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The Injustice of Female Genital Mutilation

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The horror of female genital mutilation is a global issue, and it is also one surprising foreign to Americans although an estimated ten thousand girls in the United States are currently at risk of this operation (Sarkis par. 1). This is a cultural practice that is both unethical and incredibly detrimental to its victims besides obviously being in direct violation of basic human rights. In order to attain a broader view of this issue the following will be examined: basic information about this practice, organizations fighting it, current news pertaining to it, recent academic articles evaluating it, and the question of how it can be stopped.

FGM has recently been receiving growing media attention due to the controversy surrounding it, but the newfound attention is also in hopes that widespread awareness will bring about change. Female genital mutilation, or FGM when abbreviated, is also known as female circumcision, but this practice is far more drastic than male circumcision and is actually more comparable to a surgery in males where the entire penis is removed (Sarkis par. 4). FGM is classified into three different categories based on the extent of the procedure, but it usually entails the removal or the clitoris and/or the adjacent labia. The third degree of FGM is so severe that the female must be cut open to engage in sexual intercourse from that point on (Sarkis par. 5). This surgery is commonly performed in unsanitary conditions with unclean sharp tools like razor blades, kitchen knives, scissors, and pieces of glass (Sarkis par. 6). Female children usually undergo this procedure at three years of age (Sarkis par. 10). Sarkis also states, "Besides the obvious initial pains of the operations, FGM has long-term physiological, sexual, and psychological effects" (par. 7). It is done for a number of reasons ranging from the prevention of marital infidelity to using it as a cultural rite of passage, but more numerous than the reasons behind it are the countries that partake in it. FGM is most common in Middle Eastern countries and throughout Africa (Sarkis par. 2). FGM is by no means a one-dimensional problem or something that can be recovered from. It is, most significantly, a life-altering procedure.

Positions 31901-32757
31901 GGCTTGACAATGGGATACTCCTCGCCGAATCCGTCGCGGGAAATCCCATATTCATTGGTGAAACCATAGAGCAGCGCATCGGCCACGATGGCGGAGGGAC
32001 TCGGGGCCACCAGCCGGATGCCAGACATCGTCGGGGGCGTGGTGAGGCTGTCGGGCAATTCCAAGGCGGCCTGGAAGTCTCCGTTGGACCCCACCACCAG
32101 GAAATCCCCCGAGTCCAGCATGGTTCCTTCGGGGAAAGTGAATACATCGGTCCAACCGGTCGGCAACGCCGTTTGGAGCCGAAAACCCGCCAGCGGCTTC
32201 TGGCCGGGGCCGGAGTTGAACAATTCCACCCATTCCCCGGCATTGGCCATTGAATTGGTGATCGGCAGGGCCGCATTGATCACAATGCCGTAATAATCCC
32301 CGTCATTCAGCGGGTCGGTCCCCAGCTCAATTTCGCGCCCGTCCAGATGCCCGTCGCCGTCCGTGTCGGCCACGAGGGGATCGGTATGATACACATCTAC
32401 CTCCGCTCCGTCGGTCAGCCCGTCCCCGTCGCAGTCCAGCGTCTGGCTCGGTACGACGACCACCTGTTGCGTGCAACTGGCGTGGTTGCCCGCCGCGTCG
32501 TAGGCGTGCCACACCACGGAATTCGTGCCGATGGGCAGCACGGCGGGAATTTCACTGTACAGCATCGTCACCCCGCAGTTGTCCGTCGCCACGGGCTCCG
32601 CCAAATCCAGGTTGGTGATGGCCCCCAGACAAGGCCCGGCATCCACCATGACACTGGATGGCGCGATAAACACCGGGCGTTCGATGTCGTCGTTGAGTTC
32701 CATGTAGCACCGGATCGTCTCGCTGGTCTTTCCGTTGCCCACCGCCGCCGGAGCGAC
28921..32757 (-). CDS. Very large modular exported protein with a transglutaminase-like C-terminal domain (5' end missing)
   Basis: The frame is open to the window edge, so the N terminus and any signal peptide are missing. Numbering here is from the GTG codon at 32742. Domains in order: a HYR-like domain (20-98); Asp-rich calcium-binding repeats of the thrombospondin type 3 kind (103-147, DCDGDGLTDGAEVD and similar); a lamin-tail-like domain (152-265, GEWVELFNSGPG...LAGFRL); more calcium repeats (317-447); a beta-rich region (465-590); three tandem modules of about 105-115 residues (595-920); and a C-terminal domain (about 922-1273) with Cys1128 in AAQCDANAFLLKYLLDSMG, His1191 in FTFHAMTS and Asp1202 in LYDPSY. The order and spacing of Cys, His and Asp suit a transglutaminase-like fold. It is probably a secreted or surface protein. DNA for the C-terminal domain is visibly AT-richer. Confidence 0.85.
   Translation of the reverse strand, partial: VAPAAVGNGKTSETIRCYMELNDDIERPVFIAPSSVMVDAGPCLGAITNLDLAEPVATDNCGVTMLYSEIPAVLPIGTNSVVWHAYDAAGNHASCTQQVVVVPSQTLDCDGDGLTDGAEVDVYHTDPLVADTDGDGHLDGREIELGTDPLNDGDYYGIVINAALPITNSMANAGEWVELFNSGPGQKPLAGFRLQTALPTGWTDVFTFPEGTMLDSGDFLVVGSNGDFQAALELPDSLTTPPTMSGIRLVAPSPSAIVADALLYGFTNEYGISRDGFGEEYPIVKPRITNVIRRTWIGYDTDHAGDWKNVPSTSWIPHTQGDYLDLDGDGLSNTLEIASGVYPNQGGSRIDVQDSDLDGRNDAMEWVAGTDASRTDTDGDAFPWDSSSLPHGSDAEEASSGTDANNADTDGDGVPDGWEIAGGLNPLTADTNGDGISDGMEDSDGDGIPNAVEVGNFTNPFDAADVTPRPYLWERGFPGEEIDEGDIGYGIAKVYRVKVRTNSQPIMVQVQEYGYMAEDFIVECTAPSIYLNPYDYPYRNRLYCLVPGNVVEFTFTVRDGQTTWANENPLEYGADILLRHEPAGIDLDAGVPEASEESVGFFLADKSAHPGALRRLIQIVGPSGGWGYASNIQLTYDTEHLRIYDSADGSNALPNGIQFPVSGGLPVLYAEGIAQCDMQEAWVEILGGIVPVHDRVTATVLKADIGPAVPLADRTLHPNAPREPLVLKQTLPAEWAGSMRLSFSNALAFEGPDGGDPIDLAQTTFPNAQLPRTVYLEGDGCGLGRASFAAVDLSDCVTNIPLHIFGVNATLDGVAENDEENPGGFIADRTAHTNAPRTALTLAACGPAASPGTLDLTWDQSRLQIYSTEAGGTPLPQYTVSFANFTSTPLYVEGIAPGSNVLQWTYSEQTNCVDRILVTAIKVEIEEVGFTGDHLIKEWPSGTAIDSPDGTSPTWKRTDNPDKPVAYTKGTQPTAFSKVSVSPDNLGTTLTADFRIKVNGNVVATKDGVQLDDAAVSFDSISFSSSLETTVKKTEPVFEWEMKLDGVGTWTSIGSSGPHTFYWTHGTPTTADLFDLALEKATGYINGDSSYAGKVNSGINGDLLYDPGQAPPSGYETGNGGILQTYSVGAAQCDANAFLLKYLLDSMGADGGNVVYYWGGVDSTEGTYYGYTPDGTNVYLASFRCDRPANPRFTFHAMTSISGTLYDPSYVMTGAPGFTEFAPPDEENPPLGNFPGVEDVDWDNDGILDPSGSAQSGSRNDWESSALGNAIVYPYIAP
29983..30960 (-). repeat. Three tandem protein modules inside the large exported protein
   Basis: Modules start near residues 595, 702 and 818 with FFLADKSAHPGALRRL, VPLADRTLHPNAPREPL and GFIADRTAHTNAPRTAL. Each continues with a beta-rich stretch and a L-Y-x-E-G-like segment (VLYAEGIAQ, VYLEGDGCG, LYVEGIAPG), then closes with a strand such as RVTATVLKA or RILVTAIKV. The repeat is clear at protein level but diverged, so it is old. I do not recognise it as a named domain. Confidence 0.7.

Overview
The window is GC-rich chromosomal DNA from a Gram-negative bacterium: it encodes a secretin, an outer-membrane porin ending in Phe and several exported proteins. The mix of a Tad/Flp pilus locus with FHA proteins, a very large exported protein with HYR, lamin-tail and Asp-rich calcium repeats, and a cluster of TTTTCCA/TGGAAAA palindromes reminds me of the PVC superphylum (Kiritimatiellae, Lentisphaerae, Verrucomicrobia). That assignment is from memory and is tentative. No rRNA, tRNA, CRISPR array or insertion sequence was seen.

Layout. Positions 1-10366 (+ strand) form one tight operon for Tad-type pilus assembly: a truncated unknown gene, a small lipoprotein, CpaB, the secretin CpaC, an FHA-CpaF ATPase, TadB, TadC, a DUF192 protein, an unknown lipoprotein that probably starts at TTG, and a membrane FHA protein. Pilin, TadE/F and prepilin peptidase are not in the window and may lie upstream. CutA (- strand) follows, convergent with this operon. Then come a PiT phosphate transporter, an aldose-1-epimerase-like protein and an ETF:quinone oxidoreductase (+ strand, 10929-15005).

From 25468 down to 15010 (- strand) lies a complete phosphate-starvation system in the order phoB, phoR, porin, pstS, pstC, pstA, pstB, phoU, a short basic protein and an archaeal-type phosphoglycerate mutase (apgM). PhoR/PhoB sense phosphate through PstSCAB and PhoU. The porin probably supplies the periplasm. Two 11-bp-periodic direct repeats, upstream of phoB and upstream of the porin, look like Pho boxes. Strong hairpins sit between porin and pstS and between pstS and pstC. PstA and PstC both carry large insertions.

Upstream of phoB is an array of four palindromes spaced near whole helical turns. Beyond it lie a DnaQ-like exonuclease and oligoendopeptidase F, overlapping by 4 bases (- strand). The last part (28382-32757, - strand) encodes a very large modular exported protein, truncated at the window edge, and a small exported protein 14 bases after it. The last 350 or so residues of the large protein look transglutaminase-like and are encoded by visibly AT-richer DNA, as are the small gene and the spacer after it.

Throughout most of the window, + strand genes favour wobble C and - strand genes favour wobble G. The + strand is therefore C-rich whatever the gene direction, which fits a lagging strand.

One of the major groups fighting FGM is The Female Genital Mutilation Education and Networking Project. It focuses primarily on the "knowledge is power" aspect, meaning that it concentrates more on educating the population of FGM in an effort to bring reform instead of direct actions. The website offers the basic information on FGM that is listed above, reference material, articles, information on both national and international legislation, links to various educational, medical, and legal resources, and recent news and case studies. It also offers advocacy groups and online discussion boards to create a community aspect in the organization.